Sabria S. Jawhar
Published — Thursday 21 February 2013
Last update 20 February 2013 11:58 pm
My husband tells me this story: A 13-year-old boy, a childhood friend of my husband, wanted desperately to play in his middle school marching band. He was taking clarinet lessons and his performance ranged from awful to embarrassing. That didn’t deter him from trying out for the band. All his friends were there playing instruments and he wanted to be part of the fun.
When the band instructor gave the boy the bad news that he didn’t make the final cut to join the band, the boy wailed his indignation. He tried so hard, he owned his own musical instrument and he could march up and down the playing field like everybody else.
Why, he asked, couldn’t he march with the band and pretend to play his instrument. Nobody would be the wiser.
The teacher replied, “That’s cheating.”
It was unfair to the other band members who practiced on their instruments and worked so hard to be part of the band to have someone marching beside them who didn’t make the effort, much less the grade, to have the privilege of being a band member.
I thought about this story the other day when I heard about the police raiding a factory that produces fake diplomas and certificates in Al-Qassim. It seems that an expatriate with a Ph.D and his adult daughter were churning out as many as 16,000 phony certificates and diplomas with the appropriate seals and stamps. They would then sell the fakes to lazy people for thousands of Saudi riyals. This guy, who taught at a private Saudi university, was making a fortune off of people who had no moral qualms about cheating their way into better jobs, bigger salaries and bigger egos.
It’s kind of like wearing a fake Rolex. Fake people wear fake watches. The owner refuses to sweat blood to earn enough money to buy an expensive luxury watch, but attempts to come as a guy who did.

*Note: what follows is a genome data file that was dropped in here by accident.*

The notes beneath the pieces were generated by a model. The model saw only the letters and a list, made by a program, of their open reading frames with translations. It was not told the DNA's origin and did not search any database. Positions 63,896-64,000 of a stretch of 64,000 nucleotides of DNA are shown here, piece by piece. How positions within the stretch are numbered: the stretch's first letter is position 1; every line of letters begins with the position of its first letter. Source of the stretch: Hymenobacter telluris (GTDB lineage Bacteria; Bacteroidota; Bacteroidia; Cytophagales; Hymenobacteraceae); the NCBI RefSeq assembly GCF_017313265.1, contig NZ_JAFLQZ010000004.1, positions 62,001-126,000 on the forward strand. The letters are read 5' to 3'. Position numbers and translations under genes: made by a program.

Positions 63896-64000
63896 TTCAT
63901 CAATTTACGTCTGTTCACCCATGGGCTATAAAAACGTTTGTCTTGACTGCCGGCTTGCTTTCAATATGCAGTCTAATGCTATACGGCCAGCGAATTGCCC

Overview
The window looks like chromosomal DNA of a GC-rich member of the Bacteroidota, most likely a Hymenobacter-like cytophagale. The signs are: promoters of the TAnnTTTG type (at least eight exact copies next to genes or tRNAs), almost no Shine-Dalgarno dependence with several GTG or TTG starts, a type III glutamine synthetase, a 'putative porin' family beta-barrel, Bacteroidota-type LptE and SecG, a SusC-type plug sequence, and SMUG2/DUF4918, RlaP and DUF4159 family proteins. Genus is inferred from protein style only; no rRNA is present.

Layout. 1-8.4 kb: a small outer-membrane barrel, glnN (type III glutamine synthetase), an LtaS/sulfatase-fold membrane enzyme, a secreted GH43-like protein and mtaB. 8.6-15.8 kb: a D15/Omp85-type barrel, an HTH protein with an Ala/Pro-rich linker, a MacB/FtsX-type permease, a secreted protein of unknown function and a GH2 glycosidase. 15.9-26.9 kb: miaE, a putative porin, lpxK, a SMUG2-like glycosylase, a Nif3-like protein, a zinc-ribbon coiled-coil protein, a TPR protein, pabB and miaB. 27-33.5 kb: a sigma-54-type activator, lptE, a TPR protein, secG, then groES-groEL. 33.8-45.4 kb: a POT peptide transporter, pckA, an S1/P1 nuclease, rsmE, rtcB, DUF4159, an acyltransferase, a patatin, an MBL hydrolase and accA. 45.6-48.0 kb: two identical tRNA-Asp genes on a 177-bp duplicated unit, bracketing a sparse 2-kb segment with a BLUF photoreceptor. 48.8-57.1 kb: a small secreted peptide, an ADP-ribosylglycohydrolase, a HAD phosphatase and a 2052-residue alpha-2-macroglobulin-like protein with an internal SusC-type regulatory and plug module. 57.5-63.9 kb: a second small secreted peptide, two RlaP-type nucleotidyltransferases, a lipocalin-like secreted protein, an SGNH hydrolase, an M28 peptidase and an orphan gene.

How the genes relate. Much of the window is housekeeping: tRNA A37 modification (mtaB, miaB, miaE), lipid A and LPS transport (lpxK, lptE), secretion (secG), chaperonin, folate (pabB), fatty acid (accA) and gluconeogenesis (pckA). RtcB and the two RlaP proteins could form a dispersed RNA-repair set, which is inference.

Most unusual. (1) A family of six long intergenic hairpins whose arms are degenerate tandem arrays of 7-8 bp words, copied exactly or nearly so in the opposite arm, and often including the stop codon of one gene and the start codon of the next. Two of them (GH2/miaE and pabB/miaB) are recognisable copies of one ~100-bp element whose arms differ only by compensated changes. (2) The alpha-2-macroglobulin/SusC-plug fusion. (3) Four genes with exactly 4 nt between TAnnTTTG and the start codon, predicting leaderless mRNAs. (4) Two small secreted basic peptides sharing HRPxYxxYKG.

Fake higher education certificates and diplomas are nothing new, but Saudi Arabia has been plagued by an influx of these kinds of documents in recent years. The reason is fairly obvious. The only way to advance in a job where most of the senior managers have held on to their jobs for 20 years and have no intention of leaving is to be highly educated. That requires a master’s degree or a doctorate.
But that means actually attending a university, taking classes, performing research and defending your work in front of a tough panel of professors. But why spend four or five years on a postgraduate degree when a few thousand Saudi riyals will buy you the piece of paper that gives you a title you don’t deserve? Some people would pay up to SR 21,000 for a fake document.
Last month the Ministry of Higher Education began a verification process to weed out phony degrees held by government employees. The focus was to stop individuals from securing government jobs without the proper education. The ministry has begun demanding that all government departments have employees submit original postgraduate certificates that can be verified.
This will help identify the cheaters in government jobs, but the private sector, which offers much more lucrative salaries, has not caught on. On the surface, possessing a fake degree appears to be a victimless crime, but its harmful impact has a far reach.
Like the boy who wanted to be in a marching band but couldn’t play a musical instrument, the fake degree holder is occupying space that belongs to an individual who worked hard for his degree. The faker is taking away a job from a qualified worker. The faker is stealing money — a salary he does not deserve — from his employer. He cheated his way into a job that rightfully belonged to somebody else and prevented that person’s family to enjoy a better lifestyle.
We live in a world in which many people think nothing of taking shortcuts to advance their career and make more money. It’s haram, pure and simple, and one doesn’t need to be Muslim to understand that stealing comes in all different forms. But for Saudis who engage in this kind of behavior, there should be a special shame for them.